February 7th, 2016. The young patient writhes on the operating table, kicking its flippers. A team of medical attendants turns it over, revealing an underbelly cluttered with tumors, some as big as golf balls.
This endangered green sea turtle, about two years old and too young for the staff to know yet whether it is male or female, is infected with fibropapillomatosis, a potentially deadly disease caused by a type of herpes virus.
Experts still don’t understand quite how the virus spreads, or what causes it, though some research has pointed to agricultural runoff, pollution and global warming.
As the population of green sea turtles rebounds in and around the Florida Keys, cases of fibropapillomatosis have exploded too, filling the corridors of the United States’ oldest rescue and rehab facility, known simply as the Turtle Hospital.
“When I first started here 20 years ago, I would do six to eight of these a month,” says veterinarian Doug Mader, as he injects a local anesthetic, then cuts off the cauliflower-like growths with a carbon dioxide laser.
“Now we are doing six to eight a week,” he says as the air fills with the smell of saltwater, alcohol wipes and burning flesh.
Each turtle can require several operations to remove all the tumors, which cover their necks, underbellies, and eyes, blinding them and making it hard for them to find food.
Green sea turtles were first listed as endangered species in 1976, but are now nesting in record numbers—28,000 nests counted last year in Florida, up from fewer than 500 decades ago.
Their status may be changed from “endangered” to merely “threatened” as early as March.
While conservationists celebrate these successes, they also lament that the animals’ environment is increasingly polluted and hot, as the oceans absorb most of the warmth from human-driven climate change.
The evidence lays before Mader every day in the clinic.
“I have this horrible feeling that as the oceans warm we are going to see more and more disease,” he says.
Eyes covered in tumors
Nestled in a bright green motel complex connected by pebble strewn pathways, the Turtle Hospital opened its doors in 1986, taking in 12 patients in its inaugural year.
Last year, it treated 173 sea turtles—119 of them with fibropapillomatosis—according to manager Bette Zirkelbach.
These days, the hospital has never been busier. Its staff of 18 and fleet of orange-and-white ambulances can be dispatched around the clock to fetch injured turtles.
Fibropapillomatosis was first documented in sea turtles in the 1930s, and is pervasive in warm waters around the world.
Zirkelbach says about half the green sea turtles in the area are infected, and the cases are getting worse.
“In 2012 it was rare to have a turtle coming in with tumors on both eyes. By fall of 2013 almost every turtle that came in with this virus had both eyes covered with tumors.”
After spending a year in the hospital’s pools, tumor-free, the turtles may be released.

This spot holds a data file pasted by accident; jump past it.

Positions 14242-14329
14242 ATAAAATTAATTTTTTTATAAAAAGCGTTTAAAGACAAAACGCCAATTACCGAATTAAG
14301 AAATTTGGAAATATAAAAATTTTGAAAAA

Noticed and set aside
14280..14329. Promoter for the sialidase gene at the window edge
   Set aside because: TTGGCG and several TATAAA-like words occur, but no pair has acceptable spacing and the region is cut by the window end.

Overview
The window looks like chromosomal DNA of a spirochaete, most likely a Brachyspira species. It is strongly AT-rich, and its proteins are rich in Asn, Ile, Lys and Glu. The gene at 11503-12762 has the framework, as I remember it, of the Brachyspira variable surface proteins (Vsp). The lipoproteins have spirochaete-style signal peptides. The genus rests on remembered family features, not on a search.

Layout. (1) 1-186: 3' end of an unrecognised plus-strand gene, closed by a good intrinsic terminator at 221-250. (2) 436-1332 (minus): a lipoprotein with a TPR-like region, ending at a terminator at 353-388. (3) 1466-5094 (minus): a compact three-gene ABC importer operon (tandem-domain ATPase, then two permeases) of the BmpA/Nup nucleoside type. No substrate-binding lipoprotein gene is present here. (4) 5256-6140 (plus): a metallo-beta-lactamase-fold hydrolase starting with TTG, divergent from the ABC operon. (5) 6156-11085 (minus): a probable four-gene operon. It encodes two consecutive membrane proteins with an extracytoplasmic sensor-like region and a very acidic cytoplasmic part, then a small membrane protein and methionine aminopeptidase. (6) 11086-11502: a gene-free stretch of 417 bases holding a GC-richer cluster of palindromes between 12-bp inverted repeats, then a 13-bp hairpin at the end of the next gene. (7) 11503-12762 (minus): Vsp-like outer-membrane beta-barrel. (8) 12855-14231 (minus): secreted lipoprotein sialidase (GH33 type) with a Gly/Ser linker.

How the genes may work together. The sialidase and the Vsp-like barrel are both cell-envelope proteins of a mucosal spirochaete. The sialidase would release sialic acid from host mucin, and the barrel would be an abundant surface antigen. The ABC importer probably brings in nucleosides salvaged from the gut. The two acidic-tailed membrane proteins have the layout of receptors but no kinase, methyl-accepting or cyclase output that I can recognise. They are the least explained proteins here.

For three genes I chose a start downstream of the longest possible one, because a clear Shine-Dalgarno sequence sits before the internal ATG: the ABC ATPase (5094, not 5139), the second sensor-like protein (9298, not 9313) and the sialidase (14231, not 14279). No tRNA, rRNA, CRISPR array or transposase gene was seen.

But if the lesions get into the kidneys and lungs, there is no way to save them.
These days, just one in five green sea turtles with fibropapillomatosis will make it back out to the wild, says Zirkelbach.
“They are just too sick.”
On a typical Tuesday in January, Mader sees patient after patient, most of them rescued after boat strikes, swallowed hooks, entanglements with fishing gear, and disease.
It’s a spectacle that tourists pay to see. A visit to the Turtle Hospital costs as much as an afternoon at the movie theatre, but offers a glimpse of real veterinary teams as they operate on sick turtles behind a plate glass window.
And while the US Fish and Wildlife Service Conservation Commission issues the hospital’s permit and is supportive of the work they do, visitor cash is what pays for all the services, according to owner Richie Moretti.
He says 75,000 people visited last year alone, fully funding a hospital which currently hosts more than 60 turtles and costs about $1.5 million a year to operate.
Some tumors are mysterious, like the one Mader sees on a female 80-pound (36 kilogram) adult Kemp’s Ridley, who has a bulbous growth the size of an avocado seed near her back right flipper.
She is not an eager patient. A young male attendant leans over the operating table, presses his belly against her shell and hugs her still. “Sshhh,” he whispers, as he waits for the anesthetic to kick in.
Moments later, the reptile relaxes. Mader cuts off the tumor with a radio scalpel, then expertly stitches her back up.
Next, the biggest patient of the day—a 190-pound (87-kilogram) male loggerhead turtle that may be as old as 70, has been hit by a boat and hasn’t been eating.
He shows symptoms of lockjaw, perhaps from a fishing hook stuck in his hard palate and visible on an X-ray.
The team works for 45 minutes, reaching in the turtle’s mouth to extract the hook, but it’s been pushed too deeply into the soft tissue near the back of the throat.
“Someday, I hope all fishing gear is biodegradable,” sighs Mader.
Eventually, he decides the hook will have to stay where it is. The staff will try physical therapy for the turtle’s jaw, and try to get him to eat again before releasing him.
“It’s frustrating,” Mader says, as the attendants roll the turtle out of the operating room.
“You want to fix every one of them.”